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Discover Kenya

Originating from Mount Kenya, the name Kenya comes from the Kikuyu and Kamba languages and means ‘God’s resting place.’ Her land is richer and in places more progressive; in other words, she is a tiny bit city, while still maintaining the rich magic of the country and wildlife.

Kenya has the best of the natural wonders and amazing mountain ranges, wildlife parks, city life, and idyllic beaches.

There are over 50 national parks in the country. Here are our top 5 picks:

Maasai Mara
National Reserve

The site of one of the most coveted wildlife viewing areas, it is located along the border of Tanzania and covers 1,510 square kilometers (580 square miles). The reserve is an ancestral home for the Maasai people and is the largest national game reserve in Narok. It is also home to several cultural sites and centers. The popular game drives that occur there are designed to take you close to the wildlife. This area is also part of the annual wildebeest migration, where the animals cross the Mara River from the Serengeti.

National Reserve

Elephants crossing the grassland plains across this “Land of Giants” as it is commonly referred to make this reserve a must-see destination in Kenya. Covering 244 square miles, this area is named for the Maasai word meaning “salty dust,” originating from Mount Kilimanjaro, once an active volcano. In addition to elephants, there are also 600 species of birds that reside here.

National Reserve

Situated on the banks of the Ewaso Ng’iro river, this lesser-known park boasts unique wildlife not found in other parks, such as Grevy’s Zebra, Reticulated Giraffe, Kudu, Somali Ostriches, the Beisa Oryx, and Gerenuk. This is also a place to spot wild dogs and over 450 species of birds. It is also home to the Samburu cultural tour, where one can learn about the Samburu people.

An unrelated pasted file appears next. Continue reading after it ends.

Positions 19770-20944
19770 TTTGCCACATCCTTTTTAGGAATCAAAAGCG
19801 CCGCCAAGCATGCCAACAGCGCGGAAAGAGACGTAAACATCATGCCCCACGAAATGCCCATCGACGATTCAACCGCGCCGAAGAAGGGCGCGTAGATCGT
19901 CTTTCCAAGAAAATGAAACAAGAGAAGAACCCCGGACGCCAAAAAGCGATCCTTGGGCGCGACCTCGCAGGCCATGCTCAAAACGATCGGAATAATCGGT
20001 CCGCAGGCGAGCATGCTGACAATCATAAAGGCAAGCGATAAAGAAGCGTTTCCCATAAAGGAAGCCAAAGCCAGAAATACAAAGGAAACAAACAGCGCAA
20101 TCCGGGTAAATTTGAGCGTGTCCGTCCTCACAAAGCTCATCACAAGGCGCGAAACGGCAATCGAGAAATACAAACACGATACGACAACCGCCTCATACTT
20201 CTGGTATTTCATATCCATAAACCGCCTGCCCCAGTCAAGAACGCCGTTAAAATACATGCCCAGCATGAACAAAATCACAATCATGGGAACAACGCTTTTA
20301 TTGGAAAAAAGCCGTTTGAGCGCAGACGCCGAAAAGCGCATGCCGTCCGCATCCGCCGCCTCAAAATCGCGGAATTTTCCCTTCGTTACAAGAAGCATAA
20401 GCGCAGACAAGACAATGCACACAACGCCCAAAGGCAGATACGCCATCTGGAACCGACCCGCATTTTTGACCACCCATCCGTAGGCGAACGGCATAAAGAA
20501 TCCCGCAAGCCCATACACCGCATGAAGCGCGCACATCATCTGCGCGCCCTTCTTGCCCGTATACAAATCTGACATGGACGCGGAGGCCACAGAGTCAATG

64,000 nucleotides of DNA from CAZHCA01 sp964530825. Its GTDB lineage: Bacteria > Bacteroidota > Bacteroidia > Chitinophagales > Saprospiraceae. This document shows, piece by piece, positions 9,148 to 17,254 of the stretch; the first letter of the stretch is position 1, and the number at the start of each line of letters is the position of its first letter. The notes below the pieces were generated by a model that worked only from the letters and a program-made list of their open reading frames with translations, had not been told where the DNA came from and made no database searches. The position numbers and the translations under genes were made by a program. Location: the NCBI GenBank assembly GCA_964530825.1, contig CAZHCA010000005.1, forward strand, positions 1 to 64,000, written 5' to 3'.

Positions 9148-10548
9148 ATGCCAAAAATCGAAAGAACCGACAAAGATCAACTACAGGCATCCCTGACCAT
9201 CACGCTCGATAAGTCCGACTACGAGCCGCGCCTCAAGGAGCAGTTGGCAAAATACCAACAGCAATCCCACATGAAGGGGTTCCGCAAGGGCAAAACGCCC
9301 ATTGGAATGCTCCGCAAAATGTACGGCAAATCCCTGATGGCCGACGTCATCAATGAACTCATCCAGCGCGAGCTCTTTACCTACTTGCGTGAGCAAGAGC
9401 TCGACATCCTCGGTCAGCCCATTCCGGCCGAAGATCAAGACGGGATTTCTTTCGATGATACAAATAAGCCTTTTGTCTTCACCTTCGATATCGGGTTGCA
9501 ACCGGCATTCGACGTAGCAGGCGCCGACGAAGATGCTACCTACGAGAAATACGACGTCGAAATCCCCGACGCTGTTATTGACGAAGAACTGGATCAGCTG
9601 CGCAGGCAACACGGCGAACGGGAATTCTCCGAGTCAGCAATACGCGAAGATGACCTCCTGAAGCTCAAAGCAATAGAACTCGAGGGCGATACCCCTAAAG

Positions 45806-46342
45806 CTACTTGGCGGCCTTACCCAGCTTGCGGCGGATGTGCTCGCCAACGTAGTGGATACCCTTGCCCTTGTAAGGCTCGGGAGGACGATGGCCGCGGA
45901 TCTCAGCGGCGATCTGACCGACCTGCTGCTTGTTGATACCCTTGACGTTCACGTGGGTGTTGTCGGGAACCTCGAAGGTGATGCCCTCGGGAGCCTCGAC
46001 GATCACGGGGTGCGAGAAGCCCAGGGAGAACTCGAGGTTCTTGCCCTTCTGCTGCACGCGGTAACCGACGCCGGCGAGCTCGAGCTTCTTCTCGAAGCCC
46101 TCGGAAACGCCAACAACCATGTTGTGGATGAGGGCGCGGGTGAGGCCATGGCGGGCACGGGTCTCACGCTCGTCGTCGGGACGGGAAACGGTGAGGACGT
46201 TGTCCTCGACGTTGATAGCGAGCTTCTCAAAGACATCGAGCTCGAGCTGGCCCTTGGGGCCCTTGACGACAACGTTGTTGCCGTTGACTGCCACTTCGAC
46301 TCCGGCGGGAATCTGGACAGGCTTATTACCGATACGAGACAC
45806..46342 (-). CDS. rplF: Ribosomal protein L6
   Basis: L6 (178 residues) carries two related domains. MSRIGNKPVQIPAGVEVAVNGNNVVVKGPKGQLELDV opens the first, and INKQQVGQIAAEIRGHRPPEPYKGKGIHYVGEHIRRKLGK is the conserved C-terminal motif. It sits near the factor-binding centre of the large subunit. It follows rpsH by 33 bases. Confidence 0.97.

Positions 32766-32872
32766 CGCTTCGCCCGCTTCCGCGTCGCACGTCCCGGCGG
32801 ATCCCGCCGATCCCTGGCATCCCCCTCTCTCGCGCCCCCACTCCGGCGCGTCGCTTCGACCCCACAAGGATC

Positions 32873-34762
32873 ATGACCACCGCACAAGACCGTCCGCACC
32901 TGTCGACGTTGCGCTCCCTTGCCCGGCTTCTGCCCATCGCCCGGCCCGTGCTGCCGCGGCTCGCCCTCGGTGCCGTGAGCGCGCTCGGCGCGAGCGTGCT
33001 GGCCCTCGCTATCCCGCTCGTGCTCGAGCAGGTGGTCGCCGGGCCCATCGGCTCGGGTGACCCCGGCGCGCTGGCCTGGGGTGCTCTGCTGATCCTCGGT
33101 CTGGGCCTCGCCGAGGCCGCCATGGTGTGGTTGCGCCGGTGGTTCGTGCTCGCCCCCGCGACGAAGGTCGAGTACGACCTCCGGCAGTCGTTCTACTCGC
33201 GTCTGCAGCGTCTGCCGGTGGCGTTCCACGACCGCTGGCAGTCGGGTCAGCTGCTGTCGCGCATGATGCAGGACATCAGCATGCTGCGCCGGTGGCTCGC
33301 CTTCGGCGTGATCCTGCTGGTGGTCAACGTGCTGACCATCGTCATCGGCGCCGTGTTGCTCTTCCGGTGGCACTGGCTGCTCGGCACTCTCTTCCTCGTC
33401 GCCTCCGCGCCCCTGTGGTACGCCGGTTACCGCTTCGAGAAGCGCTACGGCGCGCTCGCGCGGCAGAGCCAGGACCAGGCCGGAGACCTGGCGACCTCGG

Lake Nakuru
National Park

Famous for the pink flamingos that dot Lake Nakuru, this national park is a popular tourist attraction. Nakuru, which means “dust” or “dusty place” in the Maasai language, is also known to attract bird lovers who flock to see the 400+ bird species that reside here. It is also a UNESCO World Heritage site.

Mount Kenya and
Aberdare National Parks

From lions and wild African dogs to sightings of rare bongo antelopes and black leopards,the Aberdare National Park features great wildlife viewing, as well as spectacular views of Kenya’s highest mountain, Mt. Kenya, at 17,057 feet. Located in the southwestern part of Kenya, the park covers 767 square kilometers (296 square miles) and also features grand waterfalls.